Earlier this week, Adobe unveiled the features that will be rolling out in the next version of their Creative Cloud video apps, and the response thus far has been an incredibly positive one, especially for features such as DCP creation in Media Encoder and masking/tracking directly in Premiere. However, Adobe released quite a bit of other new information about their video products on Wednesday, most notably the fact that David Fincher's upcoming film, an adaptation of the Gillian Flynn novel Gone Girl, is being cut exclusively on Premiere Pro by Kirk Baxter ACE. Will this be a major turning point for Adobe's filmmaking software in regards to its use in Hollywood? Let's take a look.
Hollywood's relationship with the NLE has been a relatively monogamous one. Avid's Media Composer has been, and continues to be, the tool of choice for many of the editors cutting major studio films. Avid has a lock on this segment of the video editing market because its solutions for collaborative editing and working with shared media are second to none. Add to that the fact that Media Composer is easily the best choice when it comes to organizing massive amounts of media with corresponding metadata -- it's clear why it's the NLE of choice in the arena of large-scale feature filmmaking.
With that said, something interesting happened in the early 2000's when legendary sound and picture editor Walter Murch finished cutting Cold Mountain on Final Cut Pro 3. That little-known NLE started to gain an incredible amount of traction in the feature filmmaking world. Most notably, the Coen brothers have used FCP to cut a good many of their films, including their most recent flick, Inside Llewyn Davis.
Adobe's professional editing software hasn't had the same luck. Despite being a fairly well-loved tool in the world of independent filmmaking, Premiere Pro and the rest of Adobe's video tools have really never been a contender in the Hollywood NLE landscape. However, the announcement that Kirk Baxter ACE will be cutting Fincher's latest film Gone Girl exclusively in Premiere Pro CC might very well change all of that.
Premiere Pro, when coupled with the rest of Adobe's video software, is quickly becoming a truly formidable post-production system with high-end and tightly integrated solutions for everything from ingest to final output. Add to that the fact that Adobe now has a much higher stake in the field of collaborative post-production due to one of their newest products, Adobe Anywhere, which allows editors and VFX artists to remotely access media and collaborate on projects from anywhere in the world.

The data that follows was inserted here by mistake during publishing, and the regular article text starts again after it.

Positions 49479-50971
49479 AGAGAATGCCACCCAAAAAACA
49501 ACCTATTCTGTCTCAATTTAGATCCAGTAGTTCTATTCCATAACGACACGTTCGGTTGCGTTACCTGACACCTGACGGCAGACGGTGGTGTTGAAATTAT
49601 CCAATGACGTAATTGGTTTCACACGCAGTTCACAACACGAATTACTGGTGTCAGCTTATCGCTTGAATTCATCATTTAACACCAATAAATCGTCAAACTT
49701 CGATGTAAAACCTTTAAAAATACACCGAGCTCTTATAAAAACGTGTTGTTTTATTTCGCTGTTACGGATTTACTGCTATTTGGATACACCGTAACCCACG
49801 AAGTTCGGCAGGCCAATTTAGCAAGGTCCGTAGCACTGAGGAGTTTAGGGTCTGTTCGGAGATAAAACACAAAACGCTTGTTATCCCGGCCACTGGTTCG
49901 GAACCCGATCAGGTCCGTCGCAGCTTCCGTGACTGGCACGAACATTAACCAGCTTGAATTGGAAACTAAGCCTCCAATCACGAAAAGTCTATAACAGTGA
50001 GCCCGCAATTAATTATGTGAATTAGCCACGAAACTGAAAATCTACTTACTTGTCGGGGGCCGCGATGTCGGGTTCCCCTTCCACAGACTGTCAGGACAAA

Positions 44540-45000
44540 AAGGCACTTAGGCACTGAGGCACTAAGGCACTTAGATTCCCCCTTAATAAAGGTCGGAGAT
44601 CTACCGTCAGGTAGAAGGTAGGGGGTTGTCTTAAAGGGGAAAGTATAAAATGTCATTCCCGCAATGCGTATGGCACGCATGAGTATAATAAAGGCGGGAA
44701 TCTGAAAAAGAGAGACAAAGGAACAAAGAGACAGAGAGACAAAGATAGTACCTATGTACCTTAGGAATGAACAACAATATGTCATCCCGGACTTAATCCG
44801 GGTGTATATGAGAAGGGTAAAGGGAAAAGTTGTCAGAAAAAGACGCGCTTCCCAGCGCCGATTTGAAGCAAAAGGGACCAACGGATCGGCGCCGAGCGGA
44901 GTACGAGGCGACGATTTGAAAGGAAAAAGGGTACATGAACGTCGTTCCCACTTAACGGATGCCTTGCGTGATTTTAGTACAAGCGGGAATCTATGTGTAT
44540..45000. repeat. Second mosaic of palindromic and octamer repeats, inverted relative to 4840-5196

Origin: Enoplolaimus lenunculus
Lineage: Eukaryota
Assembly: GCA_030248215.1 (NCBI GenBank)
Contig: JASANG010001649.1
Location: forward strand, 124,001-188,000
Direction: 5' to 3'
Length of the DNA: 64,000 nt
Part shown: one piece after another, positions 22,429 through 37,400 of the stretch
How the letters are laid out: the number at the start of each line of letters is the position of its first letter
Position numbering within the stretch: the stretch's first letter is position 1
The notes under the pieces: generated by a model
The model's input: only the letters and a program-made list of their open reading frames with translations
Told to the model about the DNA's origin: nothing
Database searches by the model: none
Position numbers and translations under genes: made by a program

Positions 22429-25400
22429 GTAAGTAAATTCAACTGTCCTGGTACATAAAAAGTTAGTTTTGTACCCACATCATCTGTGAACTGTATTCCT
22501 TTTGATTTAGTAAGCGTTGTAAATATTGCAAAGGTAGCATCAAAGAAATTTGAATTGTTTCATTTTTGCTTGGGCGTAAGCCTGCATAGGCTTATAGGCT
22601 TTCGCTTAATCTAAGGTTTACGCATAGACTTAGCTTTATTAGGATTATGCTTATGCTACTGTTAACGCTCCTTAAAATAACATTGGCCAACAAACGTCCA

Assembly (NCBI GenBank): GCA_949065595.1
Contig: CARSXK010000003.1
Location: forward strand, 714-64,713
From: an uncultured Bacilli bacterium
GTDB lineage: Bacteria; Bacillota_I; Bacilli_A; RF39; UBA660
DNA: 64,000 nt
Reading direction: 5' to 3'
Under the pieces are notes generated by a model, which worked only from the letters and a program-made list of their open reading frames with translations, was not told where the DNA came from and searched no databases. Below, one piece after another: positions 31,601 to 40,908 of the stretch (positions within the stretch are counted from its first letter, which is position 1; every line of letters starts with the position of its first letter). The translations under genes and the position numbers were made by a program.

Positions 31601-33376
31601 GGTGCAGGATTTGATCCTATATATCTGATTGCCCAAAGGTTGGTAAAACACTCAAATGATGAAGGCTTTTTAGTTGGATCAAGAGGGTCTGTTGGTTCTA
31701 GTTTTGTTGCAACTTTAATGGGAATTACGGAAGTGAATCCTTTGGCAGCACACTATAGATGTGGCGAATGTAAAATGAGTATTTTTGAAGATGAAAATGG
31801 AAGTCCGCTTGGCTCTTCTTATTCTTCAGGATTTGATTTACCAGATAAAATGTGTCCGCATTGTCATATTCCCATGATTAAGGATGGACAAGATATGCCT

Here's a good rundown of what Adobe Anywhere will allow creatives to accomplish:
Video is no longer available: www.youtube.com/watch?v=VtPKxc5p--4
There's little doubt that Adobe Anywhere has the potential to provide an excellent value for studios, especially considering that real-time collaboration could potentially allow for the outsourcing of even more post-production jobs (much like what's happening to the VFX industry). Whether that's a good thing or not is another question entirely, but it certainly has the potential to save the studios money, something which they very clearly love.
The most important question here, however, is whether or not Adobe's video tools are actually ready for the major leagues of feature film post production. For CGI-driven films, the answer to that question is no, as most of the work on those films is done in non-Adobe software such as Flame, Nuke, and others. However, for films with a relatively low need for compositing and special effects, an all-Adobe workflow might be an effective post-production solution.
With that said, Premiere itself still isn't at the level of Media Composer in terms of media and metadata management, which could be problematic for an industry-wide adoption of Adobe, because those two things are integral parts of the feature film post-production process. However, with Adobe's developers continuously pushing out major updates every couple of months, it's not out of the question to see some major media management improvements that would incentivize the industry to move towards Premiere.
I'm curious to hear what you guys think about the idea of Hollywood beginning to use Adobe's post-production tools. Will the fact that Gone Girl is being cut in Premiere lead to a changing of the guard for Hollywood NLE's, or is this a promotional tactic? What features would Adobe need to incorporate in order for Premiere to compete with Media Composer on large-scale projects? Let's hear your thoughts down in the comments!